Insurance claims officer Ricky Farr is a nice guy. He's single, charming, fun, and responsible. At thirty-eight, his life is going well. Things are nice these days, and comfortable.
Then all hell breaks loose.
Ricky asks his coworker (and frenemy) Jamie Oakley to do him a favor and help him move some boxes. What Ricky knows about Jamie is simple: he's blonde, beautiful, and mean. The stud isn't nice to anyone. Not to Ricky. Not to his boyfriends. No one.
When Ricky confronts Jamie about being mean, the two have a hellacious argument. Ricky ignores him for a week, but something strange happens. Jamie claims he misses Ricky, and promises to be nice to him.
Is this the beginning of a changed relationship -- and romance -- between the men? Or is Jamie just being his usual mean guy self, leading Ricky's heart astray?
Hungry and tired, I walk the five blocks to Salad Tyme on Isle Street in downtown Templeton for something healthy for lunch.
Some pimply-faced high school kid waits on me. I take my salad and glass of apple juice to the sidewalk, sitting under a canopy. Clouds firm a dark mass overhead, indicating rain, but precipitation isn’t in the forecast.
Across the street sits Lady Francesca’s Fiction and Other Fun Things, a risqué bookstore/adult-themed store that sales titles like The Vixen’s Vixen, Lord Humperton After Dark, and Released from Evan. Lady Francesca also sells a variety of sexually explicit toys for women, herbal aphrodisiacs, and an assortment of female-oriented costumes for sixteenth century role-playing. The store has obviously done well since it’s been in town for the last dozen years.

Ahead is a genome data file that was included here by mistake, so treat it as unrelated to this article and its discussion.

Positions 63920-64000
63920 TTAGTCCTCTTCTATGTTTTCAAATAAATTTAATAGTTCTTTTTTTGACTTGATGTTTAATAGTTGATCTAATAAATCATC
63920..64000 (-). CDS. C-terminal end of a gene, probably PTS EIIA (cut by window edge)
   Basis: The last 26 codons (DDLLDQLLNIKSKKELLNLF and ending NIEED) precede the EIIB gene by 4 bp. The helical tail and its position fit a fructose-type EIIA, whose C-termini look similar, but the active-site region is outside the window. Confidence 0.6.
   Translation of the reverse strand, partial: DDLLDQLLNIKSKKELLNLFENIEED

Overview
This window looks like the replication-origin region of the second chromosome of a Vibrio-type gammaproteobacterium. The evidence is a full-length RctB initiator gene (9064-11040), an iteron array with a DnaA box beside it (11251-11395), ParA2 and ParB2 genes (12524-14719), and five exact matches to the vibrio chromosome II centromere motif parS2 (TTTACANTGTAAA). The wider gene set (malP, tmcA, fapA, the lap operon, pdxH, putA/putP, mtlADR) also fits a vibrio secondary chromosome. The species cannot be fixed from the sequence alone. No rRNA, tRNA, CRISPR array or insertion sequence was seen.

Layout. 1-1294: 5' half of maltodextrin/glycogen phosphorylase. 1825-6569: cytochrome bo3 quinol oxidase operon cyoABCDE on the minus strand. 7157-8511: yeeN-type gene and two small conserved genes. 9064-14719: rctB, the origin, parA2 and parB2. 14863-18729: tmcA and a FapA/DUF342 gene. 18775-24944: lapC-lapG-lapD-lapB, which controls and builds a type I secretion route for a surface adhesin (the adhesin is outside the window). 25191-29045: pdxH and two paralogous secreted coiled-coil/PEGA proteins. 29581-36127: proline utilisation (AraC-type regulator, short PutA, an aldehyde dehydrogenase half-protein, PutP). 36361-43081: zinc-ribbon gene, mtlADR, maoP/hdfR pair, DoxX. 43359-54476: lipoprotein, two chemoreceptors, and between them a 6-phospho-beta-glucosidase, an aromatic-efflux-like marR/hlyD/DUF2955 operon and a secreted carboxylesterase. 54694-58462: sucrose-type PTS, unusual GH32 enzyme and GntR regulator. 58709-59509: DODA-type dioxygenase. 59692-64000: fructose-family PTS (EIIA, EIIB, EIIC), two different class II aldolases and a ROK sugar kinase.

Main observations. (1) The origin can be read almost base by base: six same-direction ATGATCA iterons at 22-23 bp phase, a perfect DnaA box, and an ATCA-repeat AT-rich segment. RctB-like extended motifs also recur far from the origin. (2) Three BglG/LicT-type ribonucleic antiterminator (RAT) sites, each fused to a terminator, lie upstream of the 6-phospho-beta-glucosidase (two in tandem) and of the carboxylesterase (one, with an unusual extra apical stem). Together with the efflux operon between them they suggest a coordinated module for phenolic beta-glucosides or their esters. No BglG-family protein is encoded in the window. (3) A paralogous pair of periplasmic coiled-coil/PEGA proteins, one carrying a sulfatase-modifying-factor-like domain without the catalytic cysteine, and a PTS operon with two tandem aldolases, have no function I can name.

To the right of Fun Things is a plum-colored door with brass accessories: doorbell, peephole, and lion-shaped knob.
As I munch my salad down and stare across the street Jamie exits the purple door, closing it behind him. He sees me, waves, smiles, and heads to the two-person table where I sit.
I have definitely seen him look better during our friendship. His blond hair is mussed and a five o’ clock shadow looks heavy on his chiseled jaw. As he has a seat across from me I smell semen on his skin, probably on his T-shirt-clad chest. He sports dark rings under his eyes.
“You look like you’ve been through hell and back.”
“I have. But it was worth every minute of it.” He takes my juice and drinks half of it. “Watch the door I came out of and you’ll see what I mean.”
I take note of some bare-chested beefy with ginger hair exiting through the door. He’s titanic-sized with the biggest pecs and nipples I’ve ever seen. The guy carries his shirt in his right hand and walks down Isle Street, swishing his tight ass in Nike shorts.
Jamie says to me, “His package was so tiny. I didn’t really know what to do with it. I’ve seen bigger junk on newborn babies.”
He’s nasty. Always so nasty. He’ll never change. Not that I expect him to.
“And wait for it,” Jamie says, pointing to the door.
I see a second guy making his exit. He can pass for Chris Hemworth’s twin brother. Beautiful from head to toe. Hollywood-sexy-perfect. He too walks down Isle Street, vanishing.
“Thor might be beautiful to look at, but he can’t keep a boner. Poor thing was practically useless for me last night. Such a pity. But he makes me a pretty bottom.”
“And one more,” Jamie adds, finishing off my orange juice.